Saturday, March 17, 2012

Using all the members of your C-suite

C-suite is a term I learned recently. It means the team of "chief" officers of a corporation, typically, the chief executive officer (CEO), the chief financial officer (CFO), and the chief operations officer (COO). In my counseling session with my spiritual director, I was confessing to continuing to work too much, to say yes to too many projects, and we began talking about what part of my self is making those decisions. Although she used the term Board of Directors, I immediately thought of the C-suite and who is running my life.

Most of the time in my life I see that the CFO and the COO are making the decisions. Taking more work is about money and financial insecurity. Staying busy with the day to day of life is where the COO comes in and my COO is a perfectionist so everything gets done.

But as I talked with Anna, I realized that I need to be listening to other members of the C-suite: the CSO (chief spiritual officer), the CCO (chief creativity officer), the CEO (chief emotional officer), and the newest member of the suite, the CRO (chief relaxation officer). How to go about that isn't clear but it's an image worth exploring.

Tuesday, March 13, 2012

On the same note as the last post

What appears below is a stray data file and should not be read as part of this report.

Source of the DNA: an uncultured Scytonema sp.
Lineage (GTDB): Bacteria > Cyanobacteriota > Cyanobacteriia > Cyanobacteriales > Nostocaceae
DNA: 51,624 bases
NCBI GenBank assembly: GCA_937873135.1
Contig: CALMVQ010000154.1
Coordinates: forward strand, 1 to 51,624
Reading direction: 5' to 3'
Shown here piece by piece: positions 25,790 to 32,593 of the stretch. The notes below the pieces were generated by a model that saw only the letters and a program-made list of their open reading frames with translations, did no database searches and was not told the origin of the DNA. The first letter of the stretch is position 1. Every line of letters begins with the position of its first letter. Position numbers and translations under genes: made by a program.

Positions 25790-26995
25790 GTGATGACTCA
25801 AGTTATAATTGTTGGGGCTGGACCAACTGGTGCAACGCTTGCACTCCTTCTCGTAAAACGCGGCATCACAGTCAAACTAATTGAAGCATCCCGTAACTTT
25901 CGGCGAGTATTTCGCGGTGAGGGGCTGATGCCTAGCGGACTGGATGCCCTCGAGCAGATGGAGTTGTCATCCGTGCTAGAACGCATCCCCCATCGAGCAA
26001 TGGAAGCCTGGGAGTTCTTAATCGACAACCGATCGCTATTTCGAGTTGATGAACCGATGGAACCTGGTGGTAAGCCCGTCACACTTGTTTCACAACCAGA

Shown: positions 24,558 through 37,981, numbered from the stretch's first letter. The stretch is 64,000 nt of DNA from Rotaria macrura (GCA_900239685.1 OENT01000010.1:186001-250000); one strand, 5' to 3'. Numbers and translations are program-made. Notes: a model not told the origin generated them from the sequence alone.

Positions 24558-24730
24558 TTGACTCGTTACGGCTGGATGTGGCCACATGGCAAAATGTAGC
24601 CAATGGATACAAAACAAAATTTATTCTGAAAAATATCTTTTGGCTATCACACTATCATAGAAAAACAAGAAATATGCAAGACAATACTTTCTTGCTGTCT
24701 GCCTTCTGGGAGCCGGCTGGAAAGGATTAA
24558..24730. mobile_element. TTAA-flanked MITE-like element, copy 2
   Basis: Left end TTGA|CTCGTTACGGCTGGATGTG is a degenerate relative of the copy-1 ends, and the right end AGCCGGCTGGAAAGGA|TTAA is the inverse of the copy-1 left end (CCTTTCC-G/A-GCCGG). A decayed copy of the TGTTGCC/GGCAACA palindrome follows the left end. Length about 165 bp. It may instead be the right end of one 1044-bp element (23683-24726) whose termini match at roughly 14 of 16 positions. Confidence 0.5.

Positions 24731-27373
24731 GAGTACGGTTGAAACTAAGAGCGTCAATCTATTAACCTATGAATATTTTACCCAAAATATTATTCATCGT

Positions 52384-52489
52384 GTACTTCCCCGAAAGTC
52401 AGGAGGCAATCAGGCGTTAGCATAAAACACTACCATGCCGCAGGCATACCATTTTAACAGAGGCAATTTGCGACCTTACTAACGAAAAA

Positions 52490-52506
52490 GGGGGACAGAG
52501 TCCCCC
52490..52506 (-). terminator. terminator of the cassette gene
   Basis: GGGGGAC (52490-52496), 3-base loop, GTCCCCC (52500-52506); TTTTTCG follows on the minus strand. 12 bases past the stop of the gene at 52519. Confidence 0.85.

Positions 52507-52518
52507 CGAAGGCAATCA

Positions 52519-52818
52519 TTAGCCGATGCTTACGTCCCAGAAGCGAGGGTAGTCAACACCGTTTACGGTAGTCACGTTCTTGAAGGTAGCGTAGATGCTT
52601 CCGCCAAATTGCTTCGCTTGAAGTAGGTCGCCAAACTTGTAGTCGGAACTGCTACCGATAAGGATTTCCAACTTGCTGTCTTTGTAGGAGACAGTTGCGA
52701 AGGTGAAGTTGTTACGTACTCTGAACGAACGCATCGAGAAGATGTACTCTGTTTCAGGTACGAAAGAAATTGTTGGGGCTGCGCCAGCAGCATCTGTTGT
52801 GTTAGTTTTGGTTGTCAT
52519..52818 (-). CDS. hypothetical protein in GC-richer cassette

I've had some great responses to the last post.

My writer friend Mary passed along this potential business card, suggested by her son:

"Your name here, Advisor
You don't even have to to ask."

 And my friend Karen often says, "Never pass up an opportunity to keep your mouth shut."

Saturday, March 10, 2012

Unsolicited advice

Last Tuesday, I had breakfast with a close friend. I was talking to her about an insight I'd had, a sort of emotional conundrum, and when I paused to gather my thoughts, she said quickly, "What are you doing Friday?" and proceeded to recommend that I take a workshop she was planning to attend that would clearly solve my problem.

Her advice came from concern for me but it annoyed me nonetheless for I hadn't asked for it. And she hadn't asked if I wanted it. And I realized in my irritation, that just like her, I freely offer advice way too frequently without asking if it's welcome.

There is something gentler and less intrusive in asking "Would you like a suggestion?" than in assuming that what I have to offer is wanted or even needed. Too often I don't allow the person talking to just think out loud. And thinking out loud is not necessarily asking for help. The idea of a sounding board, I believe, is to come to our own solutions, to hear our problem or question something out loud, to consider possibilities (perhaps offered by another), and reach our own decision.

What I found with my friend is that I didn't want her solution. I just wanted her to listen, to be present for my conversation. And when she tried to fix it, I just shut down. It didn't feel safe any more to ruminate in her presence. And that made me sad.